Background for Why I Am a Vegetarian

(That is the Question)

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The old popular notion that meat is essential for strength is fast passing away. The most convincing argument against this erroneous opinion is found in the actual test on this question. Many persons have learned by experience that a well-balanced vegetarian diet will maintain sound health and vigor. Almost whole nations are witnesses to the fact that a nonflesh diet will give health of body and mind. A large proportion of the world's population subsist on a meatless diet.

The strength of the lion and the ox is no argument for eating them in order to get strength. The gorilla is said to be a match for the lion; and though he may be able to kill strong, vicious animals, he does not eat them, but subsists on a vegetable diet. The horse, the hippopotamus, the camel, the reindeer, and the elephant are examples of strong non-flesh-eating animals.

Strip the question of all preconceived ideas and popular notion as to the superiority of meat for giving strength, and we come to its food value as shown in the laboratory and in actual performance. No scientific findings attribute to meat an unusual value for giving strength. The principal food value of meat is in its protein content--a valuable food element, but not one that gives great strength. The fat of meat supplies heat, but the fat is not what gives meat its supposedly high food value. As a force producer, meat ranks only from one seventh to one fourth as high as grains and nuts.

It is a matter of frequent mention that tasks calling for muscular strength and endurance are performed better by vegetarians than by persons eating flesh. We may point to the rice-eating Hindu messengers who have been known to run sixty miles a day consecutively for weeks; to the Russian peasants who lived in normal times upon vegetables, black bread and milk, and worked sixteen and eighteen hours a day; to the Japanese soldiers living mostly on soybeans and rice, who in the 2nd World War surprised the world by their dauntless courage and untiring energy in some of the toughest battles ever fought. Many scientific tests have been made which prove beyond doubt that meat is not a strength food as it is supposed to be. A few records of test are given here:

     a. Running test--race of 125 miles: Entrants--thirty-two persons, of whom twelve were meat eaters and twenty were vegetarians.

The race was won by a vegetarian eight hours ahead of the foremost meat eater. He had been a vegetarian for nine years, and ate two meals daily. Only three meat eaters finished in forty-five hours. Ten vegetarians finished in forty-five hours.

     b. Holding the arms extended: Meat eaters averaged 10 minutes; vegetarians averaged 49 minutes. Longest time held by meat eater was 20 minutes. Longest time held by vegetarian was 200 minutes.

     c. Keep knee bending: Meat eaters averaged 383 times; vegetarians averaged 833 times.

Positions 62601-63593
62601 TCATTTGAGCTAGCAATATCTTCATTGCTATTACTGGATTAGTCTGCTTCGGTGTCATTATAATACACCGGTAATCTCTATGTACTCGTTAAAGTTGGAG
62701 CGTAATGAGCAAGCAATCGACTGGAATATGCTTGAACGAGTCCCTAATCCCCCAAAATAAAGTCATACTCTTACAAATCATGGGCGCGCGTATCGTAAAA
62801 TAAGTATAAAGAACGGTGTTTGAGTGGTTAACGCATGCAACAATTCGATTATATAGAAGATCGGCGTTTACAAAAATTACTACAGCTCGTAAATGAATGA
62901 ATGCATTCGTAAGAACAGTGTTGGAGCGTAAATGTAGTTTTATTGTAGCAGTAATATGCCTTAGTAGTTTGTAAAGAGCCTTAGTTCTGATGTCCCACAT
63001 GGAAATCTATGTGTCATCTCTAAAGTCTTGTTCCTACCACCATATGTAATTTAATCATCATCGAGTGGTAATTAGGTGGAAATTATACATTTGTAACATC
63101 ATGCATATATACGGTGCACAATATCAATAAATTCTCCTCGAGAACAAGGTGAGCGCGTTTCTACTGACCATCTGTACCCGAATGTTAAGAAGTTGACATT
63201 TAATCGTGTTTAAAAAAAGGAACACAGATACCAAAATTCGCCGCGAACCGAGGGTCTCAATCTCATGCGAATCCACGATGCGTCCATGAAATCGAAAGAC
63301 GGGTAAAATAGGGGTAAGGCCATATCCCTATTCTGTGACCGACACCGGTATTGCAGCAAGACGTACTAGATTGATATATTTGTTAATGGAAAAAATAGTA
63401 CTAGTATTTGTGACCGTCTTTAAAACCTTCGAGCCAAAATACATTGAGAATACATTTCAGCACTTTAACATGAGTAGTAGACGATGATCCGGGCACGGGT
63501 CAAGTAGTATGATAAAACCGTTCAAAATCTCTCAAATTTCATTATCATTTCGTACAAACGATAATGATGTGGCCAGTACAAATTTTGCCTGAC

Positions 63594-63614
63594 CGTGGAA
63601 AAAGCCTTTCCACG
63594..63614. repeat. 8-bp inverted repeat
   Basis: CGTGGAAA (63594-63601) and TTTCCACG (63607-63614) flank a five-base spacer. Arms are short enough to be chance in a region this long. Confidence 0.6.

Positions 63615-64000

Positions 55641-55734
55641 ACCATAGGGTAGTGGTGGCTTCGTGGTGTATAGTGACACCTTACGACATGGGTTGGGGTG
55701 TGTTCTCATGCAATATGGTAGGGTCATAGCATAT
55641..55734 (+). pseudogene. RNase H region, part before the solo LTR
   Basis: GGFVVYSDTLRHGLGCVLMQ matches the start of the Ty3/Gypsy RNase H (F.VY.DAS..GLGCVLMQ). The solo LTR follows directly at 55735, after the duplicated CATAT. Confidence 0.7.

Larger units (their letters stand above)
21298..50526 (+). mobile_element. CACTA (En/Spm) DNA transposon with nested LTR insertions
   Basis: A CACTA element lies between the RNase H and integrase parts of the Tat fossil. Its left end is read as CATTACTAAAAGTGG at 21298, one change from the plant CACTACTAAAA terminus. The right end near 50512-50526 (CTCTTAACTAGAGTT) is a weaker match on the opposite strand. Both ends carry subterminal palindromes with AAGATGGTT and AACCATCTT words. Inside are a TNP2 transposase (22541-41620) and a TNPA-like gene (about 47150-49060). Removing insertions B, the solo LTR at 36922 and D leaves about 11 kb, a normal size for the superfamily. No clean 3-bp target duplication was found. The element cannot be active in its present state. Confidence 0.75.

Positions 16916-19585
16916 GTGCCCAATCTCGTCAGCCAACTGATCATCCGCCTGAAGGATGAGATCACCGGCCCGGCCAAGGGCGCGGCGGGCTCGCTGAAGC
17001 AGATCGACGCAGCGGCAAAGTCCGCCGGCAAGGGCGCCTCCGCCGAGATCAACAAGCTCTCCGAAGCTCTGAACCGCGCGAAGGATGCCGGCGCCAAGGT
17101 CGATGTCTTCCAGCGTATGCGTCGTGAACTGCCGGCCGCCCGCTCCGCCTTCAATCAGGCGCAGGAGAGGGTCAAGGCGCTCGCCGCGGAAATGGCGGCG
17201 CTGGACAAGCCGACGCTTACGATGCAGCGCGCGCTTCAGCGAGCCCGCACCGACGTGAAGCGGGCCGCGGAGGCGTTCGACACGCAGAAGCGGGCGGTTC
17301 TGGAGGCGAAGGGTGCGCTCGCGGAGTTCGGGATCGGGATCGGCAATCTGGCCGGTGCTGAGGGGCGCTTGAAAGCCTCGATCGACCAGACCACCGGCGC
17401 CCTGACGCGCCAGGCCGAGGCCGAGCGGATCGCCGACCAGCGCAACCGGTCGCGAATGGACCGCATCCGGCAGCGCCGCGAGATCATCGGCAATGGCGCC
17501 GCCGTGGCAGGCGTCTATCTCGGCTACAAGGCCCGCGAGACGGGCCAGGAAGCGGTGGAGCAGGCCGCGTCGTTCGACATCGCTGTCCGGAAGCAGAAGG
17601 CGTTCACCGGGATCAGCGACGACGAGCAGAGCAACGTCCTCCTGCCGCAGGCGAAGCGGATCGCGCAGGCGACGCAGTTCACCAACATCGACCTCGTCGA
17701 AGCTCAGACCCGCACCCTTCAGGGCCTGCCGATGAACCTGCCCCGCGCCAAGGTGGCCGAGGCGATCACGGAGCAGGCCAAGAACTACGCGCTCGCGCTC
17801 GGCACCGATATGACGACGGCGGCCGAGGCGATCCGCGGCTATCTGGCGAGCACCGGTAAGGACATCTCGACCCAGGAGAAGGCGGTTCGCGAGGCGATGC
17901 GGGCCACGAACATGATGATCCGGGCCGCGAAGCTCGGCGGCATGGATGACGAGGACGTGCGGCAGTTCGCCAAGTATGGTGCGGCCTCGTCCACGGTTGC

A noted celebrity in the world of athletics is the vegetarian swimmer Murray Rose of Australia, world champion and winner in the Olympic games. His diet practices have become widely known. He has been a vegetarian since he was two years old. Not only does he swim fast but his ability to spurt ahead at the finish demonstrates that superior endurance accompanies a fleshless diet.

If there were a few instances only in which a vegetarian bill of fare thus shows itself efficient for strength, that would be enough to prove that the vegetarian dietary is an adequate one. The fact that in many instances of endurance tests the vegetarian diet wins over the one of flesh demonstrates that it can be relied upon for endurance.

The relative endurance possible on a flesh or a non-flesh dietary is not altogether a matter of relative nourishment. Not only does meat contain less nutrition than is found in the natural diet, but it contains certain fatigue poisons. All the activities of an animal involve tissue changes; and as a result of these, waste products are constantly present within the tissues, and are in the process of elimination.

When an animal is slaughtered, the eliminative processes cease, and the waste products, on their way to the kidneys for removal, are stayed in the bloodstream with stopping of the heart and circulation. These body wastes, still poisonous, are sold and eaten as so much "juicy" steaks, pork chops, lamb cutlets, and other forms of meat.

Another factor in the increase of toxic substances in the body under a flesh diet is the over amount of protein eaten. Overeating of the best of food is harmful. Provision is not made for storing an excess amount of protein.

Food experts tell us that the ratio of the tissue-building and repair protein element should be one to ten of the fuel and energy carbohydrates food elements. This ratio is maintained in the average balanced natural dietary. The addition of flesh food means an over amount of protein and a factor of overwork for the kidneys.